Don’t worry about the order overmuch. It can be helpful to draw connections while you go—if it comes natural—and even spark new ideas into one direction. However, it is no problem to just write down words and draw the connections later if you’re not sure where they fit exactly. As in brainstorming, avoid thinking too much. Just let it flow and see where it takes you until you feel that you’ve exhausted all your ideas.

What is Mind Mapping Good For?

Personally, I find mind mapping most suitable for developing articles and posts. I like how it gives you a quick but already very deep and structured overview. I usually have a structured mind, and at least half the time I brainstorm something, I like using a mind map already as I go. It is great how one thing leads to another.

The technique is also used in creative and fiction writing, where it is more popular under the name “clustering.” It can help generating ideas or getting unstuck.

If you need to get the hang on a very complex and extensive topic, mind maps can be very helpful to visualize, illustrate and draw connections. A mind map always simplifies and of course cannot encompass every aspect, especially not in much detail since it mostly works with headwords/short phrases. However, it is a useful tool to break complex concepts down and make them more understandable and find a good structure for explaining them.

With this capacity, the mind map technique can aid studying at school or university as well, especially for visual learners. It is useful when …

  • memorizing items, terms, and vocabulary (if they are connected in some way) when studying for a test,
  • in outlining essays or term papers that you have to write,
  • breaking down complex topics or processes so that you gain a deeper understanding of them,
  • organizing your thoughts on a topic
  • putting together the topics you have to study for a specific test or subject.

In researching this topic, I read several times that mind mapping is great because it ‘draws a picture of our thought process’ and ‘presents a true reflection of our thought patterns.’ I only partially agree with that. Yes, our minds work by creating/strengthening neural pathways between items of knowledge. And when we start brainstorming, the most beaten paths will come to mind first. But, mind mapping—as all creative techniques—is supposed to help us leave those paths and boldly go to make new, unexplored connections that no-one has thought of before. 😉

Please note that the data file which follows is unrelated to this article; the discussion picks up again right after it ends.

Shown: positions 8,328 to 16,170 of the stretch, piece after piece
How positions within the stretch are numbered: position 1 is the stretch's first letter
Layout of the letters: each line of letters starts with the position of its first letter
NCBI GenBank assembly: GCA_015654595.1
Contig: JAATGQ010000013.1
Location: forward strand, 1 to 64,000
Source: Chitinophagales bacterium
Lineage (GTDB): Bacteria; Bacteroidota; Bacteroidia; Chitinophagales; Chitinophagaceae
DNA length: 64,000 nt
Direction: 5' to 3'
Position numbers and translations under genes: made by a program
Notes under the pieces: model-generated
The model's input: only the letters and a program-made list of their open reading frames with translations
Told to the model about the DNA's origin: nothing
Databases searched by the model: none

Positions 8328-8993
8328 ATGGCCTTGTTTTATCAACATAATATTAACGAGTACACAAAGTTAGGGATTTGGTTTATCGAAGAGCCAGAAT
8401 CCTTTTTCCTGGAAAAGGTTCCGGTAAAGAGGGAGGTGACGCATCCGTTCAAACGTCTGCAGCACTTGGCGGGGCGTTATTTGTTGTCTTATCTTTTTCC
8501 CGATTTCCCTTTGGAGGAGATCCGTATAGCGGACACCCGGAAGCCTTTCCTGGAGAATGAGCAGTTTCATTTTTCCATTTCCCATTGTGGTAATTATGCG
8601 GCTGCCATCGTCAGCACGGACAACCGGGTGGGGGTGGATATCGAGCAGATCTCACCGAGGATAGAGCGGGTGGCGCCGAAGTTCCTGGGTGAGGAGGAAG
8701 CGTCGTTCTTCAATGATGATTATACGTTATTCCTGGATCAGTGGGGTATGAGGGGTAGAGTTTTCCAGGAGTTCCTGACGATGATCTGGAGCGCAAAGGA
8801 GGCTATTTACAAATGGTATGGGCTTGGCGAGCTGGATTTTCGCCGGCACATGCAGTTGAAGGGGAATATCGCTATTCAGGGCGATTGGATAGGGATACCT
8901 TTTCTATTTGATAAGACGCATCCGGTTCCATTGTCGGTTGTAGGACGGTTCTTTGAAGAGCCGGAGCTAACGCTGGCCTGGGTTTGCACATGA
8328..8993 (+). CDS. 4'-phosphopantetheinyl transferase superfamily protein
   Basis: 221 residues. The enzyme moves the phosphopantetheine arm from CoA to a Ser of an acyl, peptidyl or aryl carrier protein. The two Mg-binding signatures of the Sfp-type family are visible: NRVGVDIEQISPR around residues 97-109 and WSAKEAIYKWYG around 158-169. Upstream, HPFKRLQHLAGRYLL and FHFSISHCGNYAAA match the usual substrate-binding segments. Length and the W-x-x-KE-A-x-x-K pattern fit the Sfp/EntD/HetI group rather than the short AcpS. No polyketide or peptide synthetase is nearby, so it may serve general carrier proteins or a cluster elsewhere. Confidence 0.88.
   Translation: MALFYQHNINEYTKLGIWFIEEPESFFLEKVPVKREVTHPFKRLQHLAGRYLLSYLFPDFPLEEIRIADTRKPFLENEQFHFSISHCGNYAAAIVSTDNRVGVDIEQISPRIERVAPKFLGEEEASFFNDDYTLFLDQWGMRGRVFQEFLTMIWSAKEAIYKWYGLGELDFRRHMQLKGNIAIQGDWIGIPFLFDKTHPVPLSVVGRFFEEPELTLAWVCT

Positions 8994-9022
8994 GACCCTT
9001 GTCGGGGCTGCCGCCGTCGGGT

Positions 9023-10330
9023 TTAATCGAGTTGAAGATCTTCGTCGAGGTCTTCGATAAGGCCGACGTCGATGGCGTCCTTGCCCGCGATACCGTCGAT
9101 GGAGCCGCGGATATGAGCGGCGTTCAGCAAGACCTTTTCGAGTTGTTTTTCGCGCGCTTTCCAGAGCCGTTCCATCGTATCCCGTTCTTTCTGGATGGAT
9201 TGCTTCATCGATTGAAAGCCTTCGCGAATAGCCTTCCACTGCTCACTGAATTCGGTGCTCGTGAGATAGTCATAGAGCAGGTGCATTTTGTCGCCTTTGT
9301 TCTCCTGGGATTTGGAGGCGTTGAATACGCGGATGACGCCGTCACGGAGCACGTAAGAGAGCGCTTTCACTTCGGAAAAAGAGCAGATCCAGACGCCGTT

When we are creative, thoughts are often not connected and organized when they come out. That is the whole point. Mind mapping is just a way of understanding this ‘random’ outcome and putting it back into some order that we can understand and work with later. Often, thought processes are just not organized and systematic. And that is a good thing, too, because otherwise nothing new would ever be discovered.

Another great idea I came across while researching this topic is to use mind mapping in teaching.

It could, for instance, be a good way to start a lesson. I’d used random brainstorming with students before, naming the topic and then allowing them to make associations that I would write on the board. What a great idea to organize those ideas into a mind map already as you put them down! Makes me think: Maybe it would even be great to write that mind map on a big sheet of paper that you pin to the wall during the lesson. So the students—and you as the teacher as well, of course—have structure and connections in front of their eyes the whole time. I love it! It could also be used during the lesson by letting students make mind maps about something they need to get a better understanding of. They could work alone or in small teams and then compare their ideas.


In conclusion, mind mapping is a relatively simple but versatile technique. It helps to generate and to organize content, and if you allow yourself to let go it will let you use the trodden paths as a starting point for completely new connections. In the end, you will have a useful collection of already roughly organized material to work with. It adds the component of visuality to the material, which is very good for understanding and memorizing. Happy mapping! 😉